CAMEo Conference, 5-6 September 2019
The annual conference held by CAMEo (Institute for Cultural and Media Economies) at the University of Leicester brings together academics from around the world researching all aspects of creative industries and cultural policy. Myself and fellow Creative Industries Cluster member Annette Naudin were invited to speak this year and we both presented work on craft, based on work to be featured in our upcoming edited collection Craft Entrepreneurship (Rowman & Littlefield, 2020). My work also stems from my AHRC Innovation Fellowship work on diversity and expertise development in craft, more on that here.
Mark Banks of CAMEo opened the conference with an overview of the current challenges and opportunities for research. He raised concerns about economic stagnation and ecological crises which, currently, the creative economy is blind to because of power and vested interests. He argued that the future is receding into the now, and thus creative economy possibilities are narrowing, not expanding. Banks argued that as researchers we need to move past prescribed notions of culture – new creative economy imaginaries are needed in order to re-world, or re-future, the creative economy. Dr Kim Marie-Spence of Southampton Solent raised the important point in a Tweet about considering the Global South:
Impressed by the academic call to arms by @MarkOliverBanks regarding the sustainability & future-ing of creative economies; and need to look at justice & politics. I wld add history esp re (diversity of) experiences of the Global South w/in global cultural economy #CAMEo2019
— Kim-Marie Spence (@endzoftheearth) September 5, 2019
There were so many great panels and great people who presented throughout the conference, but for the interests of brevity I am going to focus on the craft panels only, as these are the most relevant to my research interests.
The first craft panel featured Annette Naudin, Julia Bennett of Crafts Council UK and Kieran Phelan presenting his work on Harris Tweed. Julia, also presenting work from her chapter for Craft Entrepreneurship, talked about craft as an alternative conception of growth and entrepreneurship in the creative economy. She asked if craft could be a way of re-imagining and re-futuring the creative economy. Annette presented her research on established crafts women and their career experiences. She revealed the constant challenge for these women to gain regular work and recognition, and questioned the extent to which craft work is fulfilling for them. It seemed as if they are losing hope in the possibility of a successful craft career. Finally Kieran Phelan revealed his experiences during fieldwork with weavers for Harris Tweed, highlighting the juxtaposition between the ‘luxury’ brand of Harris Tweed and the precarious and sometimes isolating experiences of the weavers based in the Outer Hebrides of Scotland.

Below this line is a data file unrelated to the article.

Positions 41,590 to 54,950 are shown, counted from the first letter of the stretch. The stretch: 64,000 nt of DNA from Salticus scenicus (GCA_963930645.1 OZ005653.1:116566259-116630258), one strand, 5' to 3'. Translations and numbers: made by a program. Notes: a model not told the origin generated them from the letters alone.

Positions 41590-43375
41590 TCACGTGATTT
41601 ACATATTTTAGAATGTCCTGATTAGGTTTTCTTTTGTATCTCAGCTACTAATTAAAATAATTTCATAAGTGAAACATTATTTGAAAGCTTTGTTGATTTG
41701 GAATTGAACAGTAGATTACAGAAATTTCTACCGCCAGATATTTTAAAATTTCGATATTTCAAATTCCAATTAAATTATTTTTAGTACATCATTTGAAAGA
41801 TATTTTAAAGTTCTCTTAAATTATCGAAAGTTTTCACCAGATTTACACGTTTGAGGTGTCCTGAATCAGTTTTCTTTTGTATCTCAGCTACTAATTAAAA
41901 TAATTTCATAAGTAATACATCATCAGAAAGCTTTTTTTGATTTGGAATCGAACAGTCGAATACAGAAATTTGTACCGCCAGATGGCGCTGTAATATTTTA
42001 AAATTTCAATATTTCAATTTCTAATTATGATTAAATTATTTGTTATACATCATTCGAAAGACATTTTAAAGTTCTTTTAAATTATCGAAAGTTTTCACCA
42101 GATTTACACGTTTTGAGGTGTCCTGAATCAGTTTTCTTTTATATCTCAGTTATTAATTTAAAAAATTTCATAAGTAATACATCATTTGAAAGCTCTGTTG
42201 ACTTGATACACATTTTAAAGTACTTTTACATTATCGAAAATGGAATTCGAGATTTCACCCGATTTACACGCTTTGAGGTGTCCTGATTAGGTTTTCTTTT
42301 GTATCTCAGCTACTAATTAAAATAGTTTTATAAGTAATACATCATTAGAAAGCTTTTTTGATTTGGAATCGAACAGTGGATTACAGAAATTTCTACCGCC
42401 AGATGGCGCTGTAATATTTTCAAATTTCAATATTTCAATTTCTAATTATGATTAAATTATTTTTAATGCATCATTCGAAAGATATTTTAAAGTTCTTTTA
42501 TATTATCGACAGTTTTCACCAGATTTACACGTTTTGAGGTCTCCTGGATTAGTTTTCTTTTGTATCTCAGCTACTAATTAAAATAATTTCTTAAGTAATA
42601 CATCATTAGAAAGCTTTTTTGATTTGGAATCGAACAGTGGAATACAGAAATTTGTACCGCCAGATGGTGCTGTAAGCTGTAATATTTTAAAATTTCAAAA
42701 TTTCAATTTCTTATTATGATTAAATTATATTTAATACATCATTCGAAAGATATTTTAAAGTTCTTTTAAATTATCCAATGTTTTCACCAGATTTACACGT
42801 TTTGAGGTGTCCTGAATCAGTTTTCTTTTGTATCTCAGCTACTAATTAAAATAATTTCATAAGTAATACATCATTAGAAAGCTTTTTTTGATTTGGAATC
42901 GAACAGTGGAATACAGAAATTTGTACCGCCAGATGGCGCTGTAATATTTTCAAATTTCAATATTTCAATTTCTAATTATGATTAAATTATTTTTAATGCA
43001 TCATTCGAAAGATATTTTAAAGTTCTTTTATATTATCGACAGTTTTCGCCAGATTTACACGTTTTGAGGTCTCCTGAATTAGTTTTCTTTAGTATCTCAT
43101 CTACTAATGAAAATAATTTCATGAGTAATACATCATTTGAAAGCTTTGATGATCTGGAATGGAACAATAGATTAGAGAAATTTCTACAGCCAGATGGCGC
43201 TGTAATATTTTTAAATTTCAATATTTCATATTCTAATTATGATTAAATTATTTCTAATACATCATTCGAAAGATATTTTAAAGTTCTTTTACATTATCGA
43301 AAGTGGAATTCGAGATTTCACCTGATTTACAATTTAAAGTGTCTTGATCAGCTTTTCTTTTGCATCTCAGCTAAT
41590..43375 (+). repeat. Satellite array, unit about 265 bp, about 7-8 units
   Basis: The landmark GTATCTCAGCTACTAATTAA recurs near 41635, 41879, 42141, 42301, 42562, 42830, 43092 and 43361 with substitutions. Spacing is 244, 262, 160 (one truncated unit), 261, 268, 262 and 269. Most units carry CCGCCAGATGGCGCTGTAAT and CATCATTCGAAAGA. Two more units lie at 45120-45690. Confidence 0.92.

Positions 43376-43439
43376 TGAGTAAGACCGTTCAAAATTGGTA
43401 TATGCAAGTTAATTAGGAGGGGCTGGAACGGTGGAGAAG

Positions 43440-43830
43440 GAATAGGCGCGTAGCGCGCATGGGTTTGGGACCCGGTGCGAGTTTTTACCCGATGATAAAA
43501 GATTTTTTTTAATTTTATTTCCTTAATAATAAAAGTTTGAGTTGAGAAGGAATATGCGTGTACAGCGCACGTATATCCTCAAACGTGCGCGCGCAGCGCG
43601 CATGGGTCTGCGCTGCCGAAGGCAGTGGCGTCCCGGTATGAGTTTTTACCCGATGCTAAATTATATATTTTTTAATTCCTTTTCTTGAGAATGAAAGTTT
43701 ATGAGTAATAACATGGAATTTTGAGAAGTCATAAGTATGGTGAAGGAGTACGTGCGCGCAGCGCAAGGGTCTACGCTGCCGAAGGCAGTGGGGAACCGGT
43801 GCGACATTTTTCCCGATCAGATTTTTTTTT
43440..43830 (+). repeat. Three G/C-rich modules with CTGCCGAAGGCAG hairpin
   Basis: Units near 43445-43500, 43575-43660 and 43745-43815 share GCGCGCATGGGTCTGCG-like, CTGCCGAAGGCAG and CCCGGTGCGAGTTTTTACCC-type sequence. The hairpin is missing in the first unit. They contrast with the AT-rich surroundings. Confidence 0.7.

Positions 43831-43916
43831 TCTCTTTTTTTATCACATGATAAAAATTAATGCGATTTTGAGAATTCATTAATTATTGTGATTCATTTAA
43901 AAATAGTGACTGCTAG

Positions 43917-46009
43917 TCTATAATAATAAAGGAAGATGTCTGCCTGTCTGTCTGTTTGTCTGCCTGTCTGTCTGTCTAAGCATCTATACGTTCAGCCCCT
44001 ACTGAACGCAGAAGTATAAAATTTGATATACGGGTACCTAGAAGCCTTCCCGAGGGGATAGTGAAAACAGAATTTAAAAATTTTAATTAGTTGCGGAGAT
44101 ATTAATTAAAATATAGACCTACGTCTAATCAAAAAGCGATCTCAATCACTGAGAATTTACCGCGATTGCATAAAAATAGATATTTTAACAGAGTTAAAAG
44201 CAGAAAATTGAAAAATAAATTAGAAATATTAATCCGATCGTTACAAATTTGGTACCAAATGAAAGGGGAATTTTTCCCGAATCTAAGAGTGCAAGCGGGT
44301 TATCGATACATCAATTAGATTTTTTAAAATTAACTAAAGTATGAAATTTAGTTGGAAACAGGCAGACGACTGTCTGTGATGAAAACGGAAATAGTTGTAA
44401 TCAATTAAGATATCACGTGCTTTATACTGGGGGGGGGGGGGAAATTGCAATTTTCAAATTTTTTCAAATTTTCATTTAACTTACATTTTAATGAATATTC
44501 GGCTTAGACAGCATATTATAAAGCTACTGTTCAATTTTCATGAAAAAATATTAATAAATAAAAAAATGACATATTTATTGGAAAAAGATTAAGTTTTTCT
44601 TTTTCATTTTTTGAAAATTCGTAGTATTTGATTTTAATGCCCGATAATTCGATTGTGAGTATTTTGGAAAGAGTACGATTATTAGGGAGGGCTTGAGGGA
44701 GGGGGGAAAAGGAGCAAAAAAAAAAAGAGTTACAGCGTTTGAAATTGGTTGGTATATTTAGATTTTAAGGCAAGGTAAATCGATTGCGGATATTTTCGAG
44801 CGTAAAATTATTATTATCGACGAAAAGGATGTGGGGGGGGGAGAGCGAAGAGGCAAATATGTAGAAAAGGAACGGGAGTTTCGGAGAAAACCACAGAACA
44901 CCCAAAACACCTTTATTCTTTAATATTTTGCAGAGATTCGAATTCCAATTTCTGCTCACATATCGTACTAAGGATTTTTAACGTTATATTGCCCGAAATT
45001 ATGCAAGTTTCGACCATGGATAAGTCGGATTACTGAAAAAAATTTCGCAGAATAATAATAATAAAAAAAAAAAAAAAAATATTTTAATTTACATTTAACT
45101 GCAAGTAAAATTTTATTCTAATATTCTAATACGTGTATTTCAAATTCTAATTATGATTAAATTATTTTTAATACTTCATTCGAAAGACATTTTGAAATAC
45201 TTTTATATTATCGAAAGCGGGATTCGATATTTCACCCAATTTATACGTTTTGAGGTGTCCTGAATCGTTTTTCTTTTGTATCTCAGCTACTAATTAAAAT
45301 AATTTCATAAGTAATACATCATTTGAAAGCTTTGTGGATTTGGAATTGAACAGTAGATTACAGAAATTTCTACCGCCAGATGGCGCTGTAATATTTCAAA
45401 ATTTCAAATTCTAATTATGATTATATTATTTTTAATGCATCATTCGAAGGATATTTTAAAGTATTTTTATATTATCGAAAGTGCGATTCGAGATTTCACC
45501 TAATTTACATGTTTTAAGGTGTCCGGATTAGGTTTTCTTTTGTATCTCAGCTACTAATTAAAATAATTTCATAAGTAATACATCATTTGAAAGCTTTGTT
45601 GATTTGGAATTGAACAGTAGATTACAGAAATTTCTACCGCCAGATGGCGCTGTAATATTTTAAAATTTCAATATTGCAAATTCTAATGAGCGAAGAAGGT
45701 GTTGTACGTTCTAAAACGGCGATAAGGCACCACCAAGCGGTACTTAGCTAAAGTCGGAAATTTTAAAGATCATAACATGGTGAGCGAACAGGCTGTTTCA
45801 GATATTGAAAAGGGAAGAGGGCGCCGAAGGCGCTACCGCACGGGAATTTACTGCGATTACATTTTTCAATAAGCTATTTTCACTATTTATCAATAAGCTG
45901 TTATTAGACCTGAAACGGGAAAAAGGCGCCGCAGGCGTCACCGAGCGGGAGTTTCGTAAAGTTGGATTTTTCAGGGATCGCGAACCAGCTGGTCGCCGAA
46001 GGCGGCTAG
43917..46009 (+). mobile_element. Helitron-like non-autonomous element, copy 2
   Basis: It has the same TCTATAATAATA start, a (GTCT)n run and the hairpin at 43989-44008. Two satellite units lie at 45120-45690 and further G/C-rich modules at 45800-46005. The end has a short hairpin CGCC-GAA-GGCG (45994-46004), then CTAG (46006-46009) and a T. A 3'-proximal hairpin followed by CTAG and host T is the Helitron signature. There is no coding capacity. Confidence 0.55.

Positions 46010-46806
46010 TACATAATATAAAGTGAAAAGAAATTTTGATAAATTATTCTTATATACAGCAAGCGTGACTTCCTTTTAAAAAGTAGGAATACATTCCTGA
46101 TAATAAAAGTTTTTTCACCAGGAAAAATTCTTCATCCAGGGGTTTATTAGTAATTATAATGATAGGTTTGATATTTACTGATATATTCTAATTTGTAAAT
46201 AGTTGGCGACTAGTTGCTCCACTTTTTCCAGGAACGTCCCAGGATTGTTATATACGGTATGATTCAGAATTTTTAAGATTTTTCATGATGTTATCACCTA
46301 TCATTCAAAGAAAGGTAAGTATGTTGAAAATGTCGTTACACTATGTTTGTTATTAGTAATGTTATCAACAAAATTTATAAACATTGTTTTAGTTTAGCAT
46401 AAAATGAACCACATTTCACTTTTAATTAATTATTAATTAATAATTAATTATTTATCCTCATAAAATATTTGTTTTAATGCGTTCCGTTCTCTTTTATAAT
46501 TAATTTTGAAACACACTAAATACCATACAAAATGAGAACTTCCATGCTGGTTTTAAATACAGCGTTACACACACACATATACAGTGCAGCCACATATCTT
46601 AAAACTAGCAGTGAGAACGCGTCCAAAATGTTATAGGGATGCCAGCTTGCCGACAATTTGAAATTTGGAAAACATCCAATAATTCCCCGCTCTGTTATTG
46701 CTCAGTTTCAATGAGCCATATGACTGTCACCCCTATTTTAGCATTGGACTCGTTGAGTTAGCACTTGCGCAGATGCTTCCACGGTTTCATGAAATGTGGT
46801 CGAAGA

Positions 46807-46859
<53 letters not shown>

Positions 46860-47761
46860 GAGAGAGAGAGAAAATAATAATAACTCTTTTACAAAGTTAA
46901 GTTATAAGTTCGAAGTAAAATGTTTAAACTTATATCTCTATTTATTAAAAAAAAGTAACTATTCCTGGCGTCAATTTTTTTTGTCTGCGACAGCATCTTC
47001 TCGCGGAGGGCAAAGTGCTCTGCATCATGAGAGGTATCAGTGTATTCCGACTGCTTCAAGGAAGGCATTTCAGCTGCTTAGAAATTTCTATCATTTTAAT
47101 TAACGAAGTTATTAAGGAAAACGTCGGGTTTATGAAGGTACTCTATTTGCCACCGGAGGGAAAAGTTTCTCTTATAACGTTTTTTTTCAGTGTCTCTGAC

The second craft panel of the conference featured Susan Luckman, George Morgan and Stephanie Taylor. Susan presented her work on the Crafting Self project, highlighting how makers in Australia promote themselves. She argued that makers are increasingly concerned with sustainability, and there is a tendency to create a separate business ‘brand’ from the individual. George Morgan talked about his work on labile labour and the precarious, entrepreneurial craft worker. He described the portfolio nature of working which characterises the ‘hyphenated career’ of craft workers. Stephanie Taylor drew on her psycho social perspective to highlight how craft and art work is associated with obsessive, individualised work, which is in conflict with women being other-directed. Craft in particular as often been associated with a more amateurised practice or with health and wellbeing benefits, what Stephanie termed ‘therapeutic utility’. Therefore art and craft is often subsumed to utility as justification for women to engage in this work. She asked, does the pressure to justify creativity for women take over the specialness of art and making?
On day 2, I presented on the third and final craft panel of the conference with Susan Luckman and Xin Gu. Susan discussed the value of craft skills in the age of climate crisis. She highlighted how craft ultimately produces more stuff in a world which is producing too much. The now defunct website ‘regretsy’ was presented as an example of seemingly ‘useless’ crafts contributing to the ‘stuff’ being made. Xin presented her spatial analysis of craft production in Melbourne, highlighting the relationship between cultural industries and creative manufacturing, leading to crucial new craft processes and innovations. I presented my work on a group of women makers of colour on Instagram, who carry out diversity work to raise awareness of racism in the knitting community and educate others. I argue that this is important work, but it requires the efforts of a dedicated few who do this diversity work in addition to their craft entrepreneurship. You can see my paper and slides here.
This conference has been running for three years and I think this was the best one yet. A great range of panels and papers, and most importantly, a welcoming, friendly and inclusive atmosphere. A huge thanks to the organisers for putting on such a great conference.